The sweetest thing...


Having been rescued by David and Erica (you'd know them if you came to Dallas. They're the ones driving the small car) I shared The Trusts amazing Anti-Trafficking connect group material (had I mentioned that before, the 6 sessions of justice theology, slavery awareness and opportunities for response which will soon be available for you to us in your Connect Group?) with them via email.  And as a result on the following day, Saturday, being the main day of the conference I was still in contact with them. We have a name, and a criminal offence, for this in the U.K. It's called harassment. But I'd work on the basis that a) they weren't aware of this and b) they would just think of me endearingly as an eccentric Englishman.  The relevance of this will shortly become apparent.


Meanwhile Calum and I had arrived at the Dr Pepper Arena, and parked up. I always 'park up' and firmly believe that anyone who just 'parks' should attend compulsory English classes. Jo, for some reason I can't fathom, disagrees with me. Anyway, just to say that Texans being the jolly thoughtful people they are have created massive parking lots, sort of everywhere, so that the trucks have somewhere to go when they are not on the roads. As an aside I saw a really smart Tesla showroom in a shopping mall, between H&M and Zara, but I'm not sure they'll sell many Teslas here for two reasons. One, they don't make trucks and two they don't use petrol.


Where was I? Oh yes back in the arena with the 5,000 supporters of, and workers for, freedom for the 45,000,000 people currently in slavery in the world. Today. Whilst I write this, while you read it. Flesh and blood, heart and bone, fears hopes, aspirations and emotions. Just like me and you. It's just that they were born in a different place and didn't have the same protection of family, friends and law enforcement, the same access to justice that we have. That's why it was so good to hear success stories. Stories of liberation and of transformation. Transformation of an individual life like Elisabeth*  who, in desperately wanting to support her little brother, was tricked into being trafficked into a brothel in the Philippines when she was only 12.  We listened to her story from her own mouth, and through her tears and ours. She finished with a statement of defiance, of faith and of hope and 5,000 people stood to their feet in applause for this brave young girl who refused to be a victim. We heard of transformation of systems as a national police chief, in full uniform, including peaked cap and epaulettes, shared of his passion for justice and his personal involvement in rescuing boys from fishing boats, and the constant risk of death by drowning, on lake Ghana. Much to celebrate. Much to do.


Calum gave his apologies as he had to head off to play his violin at a wedding. ‘Don't worry about me, I'll be fine!’ I said, this time with a little more confidence than previously and headed into a breakout session on ‘Advocacy and the Arts’ which was an absolute gem. ‘Don't edit yourself’ was the sage advice from the singer/songwriter Sara Groves, to those us who want to use our creativity to advocate for justice.  I therefore blame Sara for all typos, spelling mistakes and grammar errors (except for ‘parking up’ which is not an error) in this blog! Seriously, she was encouraging us to speak out what is in the heart and letting that achieve its goal rather than looking to the goal and trying to create for that. Wise advice, for out of the overflow of the heart the mouth speaks (Matthew 12:34).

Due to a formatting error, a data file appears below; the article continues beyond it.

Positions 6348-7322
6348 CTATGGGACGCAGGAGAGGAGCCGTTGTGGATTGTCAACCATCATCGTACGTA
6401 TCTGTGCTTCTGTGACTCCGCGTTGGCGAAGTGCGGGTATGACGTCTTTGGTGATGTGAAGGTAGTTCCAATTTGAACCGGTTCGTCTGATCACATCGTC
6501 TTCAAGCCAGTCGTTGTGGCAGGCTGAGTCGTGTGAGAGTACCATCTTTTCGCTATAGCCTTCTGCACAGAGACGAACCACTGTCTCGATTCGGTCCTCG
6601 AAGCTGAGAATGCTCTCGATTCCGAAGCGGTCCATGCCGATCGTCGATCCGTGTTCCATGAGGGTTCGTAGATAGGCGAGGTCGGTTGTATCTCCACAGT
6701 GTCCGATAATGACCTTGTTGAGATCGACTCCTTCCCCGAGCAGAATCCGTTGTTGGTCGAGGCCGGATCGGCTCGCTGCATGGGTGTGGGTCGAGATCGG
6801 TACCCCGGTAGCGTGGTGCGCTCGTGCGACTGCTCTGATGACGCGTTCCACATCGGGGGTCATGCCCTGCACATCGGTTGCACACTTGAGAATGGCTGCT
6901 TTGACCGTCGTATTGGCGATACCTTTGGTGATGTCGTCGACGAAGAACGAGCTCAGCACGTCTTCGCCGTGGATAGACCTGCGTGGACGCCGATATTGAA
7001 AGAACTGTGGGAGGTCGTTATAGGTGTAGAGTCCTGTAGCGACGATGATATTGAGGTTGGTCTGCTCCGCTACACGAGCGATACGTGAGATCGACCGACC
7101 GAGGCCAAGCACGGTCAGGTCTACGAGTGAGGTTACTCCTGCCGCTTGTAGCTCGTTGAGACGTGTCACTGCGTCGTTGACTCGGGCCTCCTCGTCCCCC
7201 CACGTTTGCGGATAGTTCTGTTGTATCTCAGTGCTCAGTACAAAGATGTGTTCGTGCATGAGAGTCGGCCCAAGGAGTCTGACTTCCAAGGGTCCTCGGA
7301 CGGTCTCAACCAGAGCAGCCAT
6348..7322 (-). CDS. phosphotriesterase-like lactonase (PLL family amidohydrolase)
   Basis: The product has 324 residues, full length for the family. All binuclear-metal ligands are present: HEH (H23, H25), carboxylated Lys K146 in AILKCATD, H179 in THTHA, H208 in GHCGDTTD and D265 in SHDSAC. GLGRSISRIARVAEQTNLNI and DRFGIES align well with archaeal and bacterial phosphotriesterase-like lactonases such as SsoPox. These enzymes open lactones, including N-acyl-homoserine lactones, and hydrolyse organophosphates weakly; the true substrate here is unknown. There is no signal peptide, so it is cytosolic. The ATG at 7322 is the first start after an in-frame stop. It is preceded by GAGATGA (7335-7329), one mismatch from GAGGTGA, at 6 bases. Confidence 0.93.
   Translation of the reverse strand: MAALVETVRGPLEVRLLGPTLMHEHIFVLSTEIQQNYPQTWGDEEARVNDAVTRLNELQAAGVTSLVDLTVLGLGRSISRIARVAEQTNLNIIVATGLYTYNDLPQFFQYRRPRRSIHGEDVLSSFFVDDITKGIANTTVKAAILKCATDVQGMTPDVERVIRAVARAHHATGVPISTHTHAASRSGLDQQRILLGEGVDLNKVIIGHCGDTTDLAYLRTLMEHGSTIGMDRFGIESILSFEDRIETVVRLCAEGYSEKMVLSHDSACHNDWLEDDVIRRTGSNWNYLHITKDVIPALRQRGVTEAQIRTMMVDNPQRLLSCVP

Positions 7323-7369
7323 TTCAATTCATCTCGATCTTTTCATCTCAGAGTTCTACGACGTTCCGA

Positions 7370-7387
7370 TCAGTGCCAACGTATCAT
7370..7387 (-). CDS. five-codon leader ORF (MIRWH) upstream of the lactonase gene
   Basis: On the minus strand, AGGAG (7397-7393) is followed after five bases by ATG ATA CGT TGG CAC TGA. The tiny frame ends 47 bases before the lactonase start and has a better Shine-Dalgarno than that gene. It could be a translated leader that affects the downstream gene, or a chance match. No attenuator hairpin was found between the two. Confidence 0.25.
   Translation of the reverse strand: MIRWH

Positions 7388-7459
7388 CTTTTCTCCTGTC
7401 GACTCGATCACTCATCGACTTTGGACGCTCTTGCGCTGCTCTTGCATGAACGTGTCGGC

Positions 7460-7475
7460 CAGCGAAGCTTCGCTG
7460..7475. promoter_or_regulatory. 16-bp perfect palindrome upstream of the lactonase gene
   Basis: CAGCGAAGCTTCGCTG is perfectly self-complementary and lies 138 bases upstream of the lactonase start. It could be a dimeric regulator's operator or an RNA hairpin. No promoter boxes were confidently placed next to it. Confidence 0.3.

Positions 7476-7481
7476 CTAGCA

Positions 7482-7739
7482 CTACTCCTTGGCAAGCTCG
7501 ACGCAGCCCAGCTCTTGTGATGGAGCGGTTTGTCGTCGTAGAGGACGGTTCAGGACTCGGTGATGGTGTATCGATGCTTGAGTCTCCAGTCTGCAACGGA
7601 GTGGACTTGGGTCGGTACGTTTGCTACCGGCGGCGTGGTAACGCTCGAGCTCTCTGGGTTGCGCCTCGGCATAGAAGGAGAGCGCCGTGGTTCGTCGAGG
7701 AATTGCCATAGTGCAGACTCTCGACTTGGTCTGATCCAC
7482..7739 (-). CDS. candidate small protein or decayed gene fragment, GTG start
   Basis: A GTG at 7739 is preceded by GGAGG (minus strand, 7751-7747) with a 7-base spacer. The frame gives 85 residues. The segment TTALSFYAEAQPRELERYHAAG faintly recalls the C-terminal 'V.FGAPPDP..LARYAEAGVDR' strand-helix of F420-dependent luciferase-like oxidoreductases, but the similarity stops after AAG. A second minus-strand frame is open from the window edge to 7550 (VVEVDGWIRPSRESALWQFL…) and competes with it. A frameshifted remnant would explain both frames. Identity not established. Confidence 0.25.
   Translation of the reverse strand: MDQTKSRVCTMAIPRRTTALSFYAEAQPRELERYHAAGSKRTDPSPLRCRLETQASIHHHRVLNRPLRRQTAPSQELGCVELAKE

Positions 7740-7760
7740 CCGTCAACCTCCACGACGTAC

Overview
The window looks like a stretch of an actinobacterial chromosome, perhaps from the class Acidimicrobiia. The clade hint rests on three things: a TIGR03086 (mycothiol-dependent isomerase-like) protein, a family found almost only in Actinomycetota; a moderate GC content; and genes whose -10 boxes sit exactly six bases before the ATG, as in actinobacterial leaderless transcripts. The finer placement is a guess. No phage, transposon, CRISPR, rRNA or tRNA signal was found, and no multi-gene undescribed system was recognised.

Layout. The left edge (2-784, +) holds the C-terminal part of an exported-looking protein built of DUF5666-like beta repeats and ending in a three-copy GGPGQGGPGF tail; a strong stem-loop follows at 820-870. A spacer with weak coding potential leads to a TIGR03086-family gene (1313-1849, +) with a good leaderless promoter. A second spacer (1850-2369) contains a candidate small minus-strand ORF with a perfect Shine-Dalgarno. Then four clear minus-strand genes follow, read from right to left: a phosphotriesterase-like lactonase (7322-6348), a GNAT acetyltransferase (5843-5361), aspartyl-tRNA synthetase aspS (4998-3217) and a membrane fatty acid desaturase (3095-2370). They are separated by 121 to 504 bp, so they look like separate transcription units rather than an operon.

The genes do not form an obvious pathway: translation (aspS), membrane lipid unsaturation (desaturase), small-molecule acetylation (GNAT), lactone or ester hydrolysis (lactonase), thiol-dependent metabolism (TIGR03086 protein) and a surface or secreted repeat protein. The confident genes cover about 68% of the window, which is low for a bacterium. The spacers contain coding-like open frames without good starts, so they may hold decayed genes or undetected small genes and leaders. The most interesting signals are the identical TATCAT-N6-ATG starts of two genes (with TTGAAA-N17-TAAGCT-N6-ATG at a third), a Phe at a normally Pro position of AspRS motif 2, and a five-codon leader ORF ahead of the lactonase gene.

I corresponded with David again to arrange to show him ‘Sajil’s Story’, the booklet produced by STN Trust and based on the story of a trafficked girl I met in Mumbai. It's this booklet that we hope to get distributed to the villages around Kolkata through our friend Ben Francis in the hope of educating young girls and their families of the dangers of being trafficked into brothers on the promises of jobs in the city. If we can stop just one girl suffering the abuse, the and the emotional and physical pain then it will be worth distributing thousands.


David and Erica were just heading off with their church team to get a bite to eat at Norma’s diner. Would I like to join them? Indeed I would. How could I not go to Norma’s??!! They warmly included me in their ‘family’ and it was a joy to eat fried pickles with them, share a passion for justice and also get in some good plugs for Alpha! It also, by chance and coincidence, gave me the opportunity  to ask David and Erica if they happened to be going back into Dallas later and as it happened they were! And yes, they'd be very happy to give me a lift! 


I looked up to see ‘Life is short, eat dessert first’ blazoned above David and Erica (they are in the right in the photo!). How true. Or put another way ‘Life is short, try to make it full of sweet moments!’  Listening to stories of freedom and justice had certainly done that, as had meeting David and Erica and their friends from Austin Ridge Church. But more than these, knowing that God has called us to set the captives free, to make the bitter sweet for many, is sweetness itself.


*name changed